This has real potential as a solution to re-define wealth that calls back to an earlier definition: a roof over your head, clothes on your back, running fresh water and fresh food grown nearby. And the concept is analogous to Community Supported Agriculture (CSA) where many individuals invest in the health and prosperity of a nearby farm.
The goals and structure of the the [Slow Money] movement are fairly amorphous — cynics might say squishy — more on the philosophical than pragmatic level for the time being. Tasch’s recent book “Inquiries Into the Nature of Slow Money: Investing as if Food, Farms, and Fertility Mattered” (Chelsea Green) aims to spark and incubate investment at all levels in local or regional food systems. This means not only organic farms, dairies and ranches, but food processing facilities, food artisans (makers of jelly, cheese, etc.) and retail or distribution networks, restaurants and stores.
“It is two things: a new way of thinking about money at a macro level, in terms of philanthropy and social investing, and on the ground it is getting money into local food systems,” said Tasch. “Our objective is a very robust network at regional and local levels across the U.S. — many, many players who are all interested in the same goal: rebuilding local food systems.”
Butterworks Farm in Vermont practices "Slow Money"
“People joining CSAs and shopping at farmers markets is the beginning of this sea change. People think of those as consumer rather than investment dollars, but they are a kind of investment.”
How much Slow Money can raise remains to be seen. Rather than using a venture capital model they are seeking to mobilize hundreds of thousands of members contributing millions of dollars per year which will then be used to seed the nurture capital industry. Founding members — 150 of them — contributed at least $1,000 each. And the overarching goal, Tasch said, is connecting investors with food systems in their own regions.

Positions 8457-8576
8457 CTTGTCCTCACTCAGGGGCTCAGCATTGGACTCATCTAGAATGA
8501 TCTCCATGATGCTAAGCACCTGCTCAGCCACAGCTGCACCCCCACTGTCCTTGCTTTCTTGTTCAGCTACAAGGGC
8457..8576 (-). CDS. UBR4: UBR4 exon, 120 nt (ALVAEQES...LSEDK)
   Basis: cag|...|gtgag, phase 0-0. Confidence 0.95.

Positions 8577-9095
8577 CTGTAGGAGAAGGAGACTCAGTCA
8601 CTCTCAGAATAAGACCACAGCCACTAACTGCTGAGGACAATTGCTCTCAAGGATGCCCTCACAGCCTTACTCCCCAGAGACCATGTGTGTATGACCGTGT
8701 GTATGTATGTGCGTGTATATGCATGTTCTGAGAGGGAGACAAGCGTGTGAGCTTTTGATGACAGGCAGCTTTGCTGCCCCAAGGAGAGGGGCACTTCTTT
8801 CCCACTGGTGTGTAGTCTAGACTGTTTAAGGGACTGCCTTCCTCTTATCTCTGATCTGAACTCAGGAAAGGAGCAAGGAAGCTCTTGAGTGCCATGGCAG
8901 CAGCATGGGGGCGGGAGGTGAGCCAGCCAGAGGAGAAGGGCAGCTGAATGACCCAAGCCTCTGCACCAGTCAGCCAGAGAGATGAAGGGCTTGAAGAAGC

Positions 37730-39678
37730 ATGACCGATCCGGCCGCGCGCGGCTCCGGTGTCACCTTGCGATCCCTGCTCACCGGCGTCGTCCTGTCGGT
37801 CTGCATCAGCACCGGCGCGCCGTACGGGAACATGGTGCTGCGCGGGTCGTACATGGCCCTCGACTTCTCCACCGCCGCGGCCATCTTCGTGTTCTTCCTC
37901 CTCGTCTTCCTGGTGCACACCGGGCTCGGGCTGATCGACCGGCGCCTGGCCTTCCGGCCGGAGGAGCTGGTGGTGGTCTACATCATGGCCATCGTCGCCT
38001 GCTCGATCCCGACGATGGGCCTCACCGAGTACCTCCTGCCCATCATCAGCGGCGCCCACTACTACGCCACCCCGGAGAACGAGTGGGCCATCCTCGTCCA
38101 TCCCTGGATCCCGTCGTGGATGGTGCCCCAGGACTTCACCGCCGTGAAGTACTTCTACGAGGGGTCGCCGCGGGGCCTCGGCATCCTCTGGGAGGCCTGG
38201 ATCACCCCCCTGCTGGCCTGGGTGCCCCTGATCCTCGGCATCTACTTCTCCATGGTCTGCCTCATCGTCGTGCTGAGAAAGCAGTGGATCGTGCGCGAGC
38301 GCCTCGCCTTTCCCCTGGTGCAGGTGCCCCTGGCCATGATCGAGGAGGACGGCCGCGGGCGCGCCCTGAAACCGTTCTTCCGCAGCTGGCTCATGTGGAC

Lazor said organic farms will likely never be as profitable for investors as more traditional stocks, but he thinks people are increasingly seeing such investments as an attractive option in the holistic sense.
“People’s perceptions of good [financial] risks are the traditional exploitative and extractive industries that are ruining the earth,” he said. “Folks that have the dough are going to need to be satisfied with a lower return on their dollar, and get their satisfaction from knowing they’ve made the earth a better place.”
Slow money involves the belief that investment in sustainable local food systems is likely to pay off financially in the long run, since it simply makes more sense and curbs the costly environmental and health damage wrought by industrial agriculture. But it may not pay off quickly — hence the “slow” — and the payoff may not come in direct dollars back to the investor but rather tangible or intangible benefits to food producers, the environment and the general public.
Slow money proponents see the economic crisis, paired with increasingly alarming news about the effects of climate change and environmental degradation, as an opportunity for a new economic and agricultural paradigm.
“Our historical experience with global industrial finance is now in question — people are not completely sanguine about the prospects of venture capital and investing in China as it has been practiced,” said Tasch. “There’s a lot of economic uncertainty, so just the idea of diversification, putting one percent of our money to work in local food systems, is more attractive. And the number of people just interested in food is at an all-time high, people are starting to understand problems with industrial agriculture, industrial food.”
Tasch is hoping to get thousands of signatories to the Slow Money Principles, which include, “We must bring money back down to earth” and “We must build a nurture capital industry.” Whether or not people invest or donate, he hopes people use the holiday spirit to forward the principles far and wide.